Human WI-38 fibroblasts (WI-38, Cat. No. CCL-75), human IMR-90 fibroblasts (IMR-90, Cat. No. CCL-186), human umbilical vein endothelial cells (HUVEC, Cat. No. CRL-1730), human renal epithelial cells (HREC, Cat. No. PCS-400-012) and human pre-adipocytes (Cat. No. PCS-210-010) were newly purchased from the American Type Culture Collection (ATCC, Manassas, VA, USA). WI-38 and IMR-90 cells were cultured in complete Dulbecco’s modified Eagle medium (DMEM, Cat. No. 12430054, Thermo Fisher Scientific, Waltham, MA, USA) supplemented with 10% heat-inactivated fetal bovine serum (FBS, Cat. No. S11150H, Atlanta Biologicals, Flowery Branch, GA, USA), 100 U/mL penicillin and 100 µg/mL streptomycin (Pen Strep, Cat. No. 15140122, Thermo Fisher Scientific, Waltham, MA, USA) in a humidified incubator at 37°C and 5% CO2. HUVEC were cultured in EGM-2 BulletKit (Cat. No. CC-3162, Lonza, Basel, Switzerland) containing basal medium supplemented with growth factors, cytokines and other supplements according to the manufacturer’s protocol. HREC were cultured in renal epithelial cell basal medium (Cat. No. PCS-400-030, ATCC, Manassas, VA, USA) supplemented with renal epithelial cell growth kit (Cat. No. PCS400040, ATCC, Manassas, VA, USA). Human pre-adipocytes were cultured in fibroblast basal medium (Cat. No. PCS-201-030, ATCC, Manassas, VA, USA) supplemented with fibroblast growth kit-low serum (Cat. No. PCS201041, ATCC, Manassas, VA, USA). EF24 (Cat. No. E8409) and HO-3867 (Cat. No. S7501) were purchased from Sigma-Aldrich (St. Louis, MO, USA) and Selleckchem (Houston, TX, USA), respectively. DIMC (Cat. No. 10009986) and 2-HBA (Cat. No. 11879) were both purchased from Cayman Chemical (Ann Arbor, MI, USA).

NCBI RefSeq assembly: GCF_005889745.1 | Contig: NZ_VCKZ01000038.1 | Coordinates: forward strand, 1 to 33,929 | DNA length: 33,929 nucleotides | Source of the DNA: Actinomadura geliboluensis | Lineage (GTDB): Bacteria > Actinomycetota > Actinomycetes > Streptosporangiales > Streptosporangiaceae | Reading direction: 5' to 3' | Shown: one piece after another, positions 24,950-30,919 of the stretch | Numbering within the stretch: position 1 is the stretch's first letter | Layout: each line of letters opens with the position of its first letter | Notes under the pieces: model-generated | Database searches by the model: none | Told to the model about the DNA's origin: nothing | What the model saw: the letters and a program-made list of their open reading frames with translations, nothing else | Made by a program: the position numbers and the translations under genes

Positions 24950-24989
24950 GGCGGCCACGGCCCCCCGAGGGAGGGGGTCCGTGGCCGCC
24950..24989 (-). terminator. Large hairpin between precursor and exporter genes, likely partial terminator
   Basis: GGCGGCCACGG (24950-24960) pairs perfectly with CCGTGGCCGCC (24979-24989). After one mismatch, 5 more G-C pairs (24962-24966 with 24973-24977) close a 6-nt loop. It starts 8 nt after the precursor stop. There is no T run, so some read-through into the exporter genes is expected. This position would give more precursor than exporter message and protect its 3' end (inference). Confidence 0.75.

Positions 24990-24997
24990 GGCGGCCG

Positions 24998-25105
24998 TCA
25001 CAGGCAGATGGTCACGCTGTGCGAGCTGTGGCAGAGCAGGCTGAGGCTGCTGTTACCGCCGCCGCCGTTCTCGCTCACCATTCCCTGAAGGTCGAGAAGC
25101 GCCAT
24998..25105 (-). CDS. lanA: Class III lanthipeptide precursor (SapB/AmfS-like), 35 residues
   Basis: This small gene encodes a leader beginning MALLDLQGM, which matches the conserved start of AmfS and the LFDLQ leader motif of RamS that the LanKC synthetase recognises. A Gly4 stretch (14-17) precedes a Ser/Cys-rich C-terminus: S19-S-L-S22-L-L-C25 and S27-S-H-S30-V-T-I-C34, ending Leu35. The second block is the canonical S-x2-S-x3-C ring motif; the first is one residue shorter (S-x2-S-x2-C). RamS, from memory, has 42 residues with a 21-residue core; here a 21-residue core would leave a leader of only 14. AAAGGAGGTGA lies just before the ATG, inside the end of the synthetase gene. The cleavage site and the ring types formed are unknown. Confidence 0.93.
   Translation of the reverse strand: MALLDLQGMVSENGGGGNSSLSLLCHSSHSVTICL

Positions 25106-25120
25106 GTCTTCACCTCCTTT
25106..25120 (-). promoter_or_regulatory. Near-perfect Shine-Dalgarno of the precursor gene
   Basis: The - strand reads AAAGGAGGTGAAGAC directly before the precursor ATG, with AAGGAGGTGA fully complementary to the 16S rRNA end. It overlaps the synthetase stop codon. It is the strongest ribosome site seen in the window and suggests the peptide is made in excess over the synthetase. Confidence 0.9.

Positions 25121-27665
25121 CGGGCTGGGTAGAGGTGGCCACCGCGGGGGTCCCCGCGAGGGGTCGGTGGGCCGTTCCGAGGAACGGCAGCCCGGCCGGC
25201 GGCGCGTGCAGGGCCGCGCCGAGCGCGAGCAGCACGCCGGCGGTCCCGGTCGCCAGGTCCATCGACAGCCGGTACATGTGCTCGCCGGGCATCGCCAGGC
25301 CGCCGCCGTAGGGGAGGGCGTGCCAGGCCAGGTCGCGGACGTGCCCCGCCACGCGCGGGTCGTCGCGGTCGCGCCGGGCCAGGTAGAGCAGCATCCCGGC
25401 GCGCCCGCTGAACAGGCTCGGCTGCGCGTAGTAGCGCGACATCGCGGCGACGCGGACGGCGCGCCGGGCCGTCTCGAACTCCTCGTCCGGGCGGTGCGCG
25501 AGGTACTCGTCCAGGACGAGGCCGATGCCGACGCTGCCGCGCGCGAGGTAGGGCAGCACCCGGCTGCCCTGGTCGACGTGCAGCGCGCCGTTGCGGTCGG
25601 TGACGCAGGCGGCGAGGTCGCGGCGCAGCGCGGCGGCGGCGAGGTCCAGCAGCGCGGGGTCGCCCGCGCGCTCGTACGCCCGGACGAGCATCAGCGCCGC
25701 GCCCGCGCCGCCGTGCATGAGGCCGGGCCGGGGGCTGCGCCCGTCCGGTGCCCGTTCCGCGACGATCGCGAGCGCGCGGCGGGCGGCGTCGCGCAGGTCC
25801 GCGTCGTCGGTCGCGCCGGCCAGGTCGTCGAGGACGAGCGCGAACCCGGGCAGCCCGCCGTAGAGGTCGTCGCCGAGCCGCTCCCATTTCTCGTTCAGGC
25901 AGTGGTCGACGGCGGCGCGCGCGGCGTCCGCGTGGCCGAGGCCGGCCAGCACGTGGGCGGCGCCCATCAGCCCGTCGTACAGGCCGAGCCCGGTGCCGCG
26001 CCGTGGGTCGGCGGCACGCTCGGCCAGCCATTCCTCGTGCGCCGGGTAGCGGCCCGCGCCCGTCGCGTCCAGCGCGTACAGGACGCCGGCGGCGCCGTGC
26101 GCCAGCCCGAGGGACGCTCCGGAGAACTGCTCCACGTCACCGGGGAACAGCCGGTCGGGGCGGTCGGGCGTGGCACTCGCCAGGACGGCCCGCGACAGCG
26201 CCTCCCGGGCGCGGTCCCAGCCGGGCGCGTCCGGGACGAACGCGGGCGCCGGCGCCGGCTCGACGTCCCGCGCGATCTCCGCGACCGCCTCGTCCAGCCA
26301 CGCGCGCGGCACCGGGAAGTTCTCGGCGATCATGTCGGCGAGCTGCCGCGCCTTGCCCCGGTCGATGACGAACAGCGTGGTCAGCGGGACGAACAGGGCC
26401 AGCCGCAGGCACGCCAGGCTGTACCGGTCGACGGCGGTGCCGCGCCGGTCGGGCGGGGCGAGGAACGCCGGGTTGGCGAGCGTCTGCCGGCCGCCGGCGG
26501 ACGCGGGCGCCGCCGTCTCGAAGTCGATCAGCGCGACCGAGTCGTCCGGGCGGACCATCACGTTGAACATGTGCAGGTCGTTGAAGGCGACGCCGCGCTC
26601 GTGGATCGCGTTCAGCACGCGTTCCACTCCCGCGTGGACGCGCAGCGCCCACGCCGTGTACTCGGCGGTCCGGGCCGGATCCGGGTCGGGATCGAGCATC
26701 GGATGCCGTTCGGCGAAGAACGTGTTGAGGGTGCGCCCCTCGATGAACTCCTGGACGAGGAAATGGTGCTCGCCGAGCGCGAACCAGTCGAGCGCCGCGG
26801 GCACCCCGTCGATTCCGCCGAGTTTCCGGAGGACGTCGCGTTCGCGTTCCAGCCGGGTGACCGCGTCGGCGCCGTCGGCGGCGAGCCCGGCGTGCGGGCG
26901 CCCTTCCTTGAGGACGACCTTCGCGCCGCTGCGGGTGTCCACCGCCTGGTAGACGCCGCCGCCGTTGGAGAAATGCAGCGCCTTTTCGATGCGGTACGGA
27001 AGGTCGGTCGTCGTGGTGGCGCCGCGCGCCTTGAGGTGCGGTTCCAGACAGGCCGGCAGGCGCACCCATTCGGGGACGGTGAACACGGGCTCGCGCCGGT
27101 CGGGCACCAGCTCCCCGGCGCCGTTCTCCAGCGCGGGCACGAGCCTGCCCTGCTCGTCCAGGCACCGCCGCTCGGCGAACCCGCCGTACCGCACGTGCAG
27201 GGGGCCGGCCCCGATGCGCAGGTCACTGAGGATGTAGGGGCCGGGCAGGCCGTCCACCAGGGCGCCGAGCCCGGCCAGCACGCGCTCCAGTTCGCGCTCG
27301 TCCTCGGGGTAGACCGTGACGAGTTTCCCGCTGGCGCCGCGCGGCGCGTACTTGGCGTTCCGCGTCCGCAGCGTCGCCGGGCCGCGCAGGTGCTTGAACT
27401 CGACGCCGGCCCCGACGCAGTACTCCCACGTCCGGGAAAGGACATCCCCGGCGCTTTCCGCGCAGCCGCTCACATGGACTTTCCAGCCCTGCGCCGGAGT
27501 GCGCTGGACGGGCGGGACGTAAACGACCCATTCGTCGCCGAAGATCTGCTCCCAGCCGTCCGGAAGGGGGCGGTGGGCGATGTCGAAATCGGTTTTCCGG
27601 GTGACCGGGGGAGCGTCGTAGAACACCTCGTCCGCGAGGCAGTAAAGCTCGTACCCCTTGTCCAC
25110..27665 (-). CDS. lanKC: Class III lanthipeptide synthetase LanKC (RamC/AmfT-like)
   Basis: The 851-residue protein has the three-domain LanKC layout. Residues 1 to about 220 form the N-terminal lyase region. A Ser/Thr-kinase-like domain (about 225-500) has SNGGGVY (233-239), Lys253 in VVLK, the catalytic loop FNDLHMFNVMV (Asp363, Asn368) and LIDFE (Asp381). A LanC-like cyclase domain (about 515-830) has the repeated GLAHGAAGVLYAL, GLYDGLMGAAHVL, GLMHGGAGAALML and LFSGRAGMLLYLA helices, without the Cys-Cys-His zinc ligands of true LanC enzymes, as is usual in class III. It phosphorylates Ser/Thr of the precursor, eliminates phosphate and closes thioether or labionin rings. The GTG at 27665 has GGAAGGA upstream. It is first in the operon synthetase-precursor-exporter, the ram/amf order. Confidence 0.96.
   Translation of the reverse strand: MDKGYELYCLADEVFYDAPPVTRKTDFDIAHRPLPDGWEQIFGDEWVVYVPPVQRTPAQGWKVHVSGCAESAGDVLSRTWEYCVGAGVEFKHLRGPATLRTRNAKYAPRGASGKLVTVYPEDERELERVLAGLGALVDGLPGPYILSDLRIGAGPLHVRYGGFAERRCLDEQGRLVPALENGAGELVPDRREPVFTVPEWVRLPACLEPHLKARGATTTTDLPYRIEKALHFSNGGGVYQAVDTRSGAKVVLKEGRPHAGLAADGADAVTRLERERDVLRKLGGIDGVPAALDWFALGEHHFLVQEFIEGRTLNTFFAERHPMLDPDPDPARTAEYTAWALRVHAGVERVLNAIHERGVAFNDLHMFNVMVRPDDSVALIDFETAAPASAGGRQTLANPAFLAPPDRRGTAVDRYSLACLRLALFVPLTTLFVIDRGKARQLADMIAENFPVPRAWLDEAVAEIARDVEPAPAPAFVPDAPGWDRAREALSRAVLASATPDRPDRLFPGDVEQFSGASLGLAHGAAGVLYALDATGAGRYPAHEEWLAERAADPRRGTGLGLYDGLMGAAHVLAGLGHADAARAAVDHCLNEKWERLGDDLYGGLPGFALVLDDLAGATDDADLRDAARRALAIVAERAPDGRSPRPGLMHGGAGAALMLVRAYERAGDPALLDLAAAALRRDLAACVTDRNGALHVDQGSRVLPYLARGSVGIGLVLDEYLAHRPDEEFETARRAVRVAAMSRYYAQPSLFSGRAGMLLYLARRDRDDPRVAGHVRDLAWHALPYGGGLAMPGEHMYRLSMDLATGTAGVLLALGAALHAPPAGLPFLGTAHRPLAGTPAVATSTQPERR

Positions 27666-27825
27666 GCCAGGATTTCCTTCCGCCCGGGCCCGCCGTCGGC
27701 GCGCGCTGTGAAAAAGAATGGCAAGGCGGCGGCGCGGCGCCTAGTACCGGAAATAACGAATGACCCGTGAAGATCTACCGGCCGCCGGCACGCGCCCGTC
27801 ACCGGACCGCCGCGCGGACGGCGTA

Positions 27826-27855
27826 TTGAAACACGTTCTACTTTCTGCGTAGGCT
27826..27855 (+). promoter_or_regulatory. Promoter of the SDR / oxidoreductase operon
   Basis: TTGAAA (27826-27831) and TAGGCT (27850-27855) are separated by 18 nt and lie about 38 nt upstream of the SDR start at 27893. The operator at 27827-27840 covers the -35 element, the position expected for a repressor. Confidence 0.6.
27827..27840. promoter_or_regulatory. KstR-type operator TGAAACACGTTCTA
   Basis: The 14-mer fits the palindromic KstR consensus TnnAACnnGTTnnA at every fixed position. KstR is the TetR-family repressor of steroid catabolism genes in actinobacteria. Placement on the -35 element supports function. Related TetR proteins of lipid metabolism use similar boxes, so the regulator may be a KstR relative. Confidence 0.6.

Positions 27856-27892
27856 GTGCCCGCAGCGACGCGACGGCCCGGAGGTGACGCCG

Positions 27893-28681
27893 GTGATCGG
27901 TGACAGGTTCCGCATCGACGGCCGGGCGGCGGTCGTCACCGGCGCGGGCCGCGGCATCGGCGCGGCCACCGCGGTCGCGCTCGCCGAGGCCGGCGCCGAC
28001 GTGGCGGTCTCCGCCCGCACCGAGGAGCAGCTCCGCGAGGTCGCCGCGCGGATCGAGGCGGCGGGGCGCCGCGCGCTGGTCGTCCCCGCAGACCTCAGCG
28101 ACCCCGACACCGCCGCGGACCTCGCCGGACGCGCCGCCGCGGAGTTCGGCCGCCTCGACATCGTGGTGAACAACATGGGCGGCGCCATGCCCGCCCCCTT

Three different methods were used for the induction of SCs, including replicative exhaustion, ionizing radiation and ectopic Ras expression as previously described [10,31]. Briefly, low-passage WI-38 cells (< 25 passages), IMR-90 cells (< 25 passages), HUVEC (< 10 passages), HREC (< 10 passages) and pre-adipocytes (< 4 passages) were used as NCs or for the induction of senescence. To induce replicative senescence (Rep-SCs), WI-38 and IMR-90 fibroblasts, HUVEC, HREC and pre-adipocytes were subcultured until they stopped to divide and became permanently growth arrested senescence after 38 passages (WI-38), 38 passages (IMR-90), 22 passages (HUVEC), 30 passages (HREC) and 10 passages (pre-adipocytes), respectively. To induce SCs by ionizing radiation (IR-SCs) and ectopic expression of Ras (Ras-SCs), WI-38 NCs were treated as previously described [10,31].
Cell viability assay
Number of viable cells were quantified using flow cytometry as previously described with slight modifications [10,31]. Specifically, NCs and SCs were incubated with vehicle (0.1% DMSO) or a test compound at indicated concentrations for 72 h. Following dissociation with 0.25% Trypsin-EDTA (Cat. No. 25200056, Thermo Fisher Scientific, Waltham, MA, USA) at 37°C for 5 min, the cells were harvested in 100 µl pre-cooled phosphate buffered saline (PBS, Cat. No. 20012027, Thermo Fisher Scientific, Waltham, MA, USA) containing 2% FBS and 100 ng/mL propidium iodide (PI, P4170, Sigma-Aldrich, St. Louis, MO, USA) and analyzed using flow cytometry (LSR II, BD Biosciences, San Jose, CA, USA). Percentage of viable cells were determined by counting the number of PI negative cells (viable cells) and then calculated as a ratio of control cells treated with vehicle. In addition, dose-response curves were generated for each compound, and the concentration for 50% of maximal effect (EC50 values) was calculated using GraphPad Prism 6.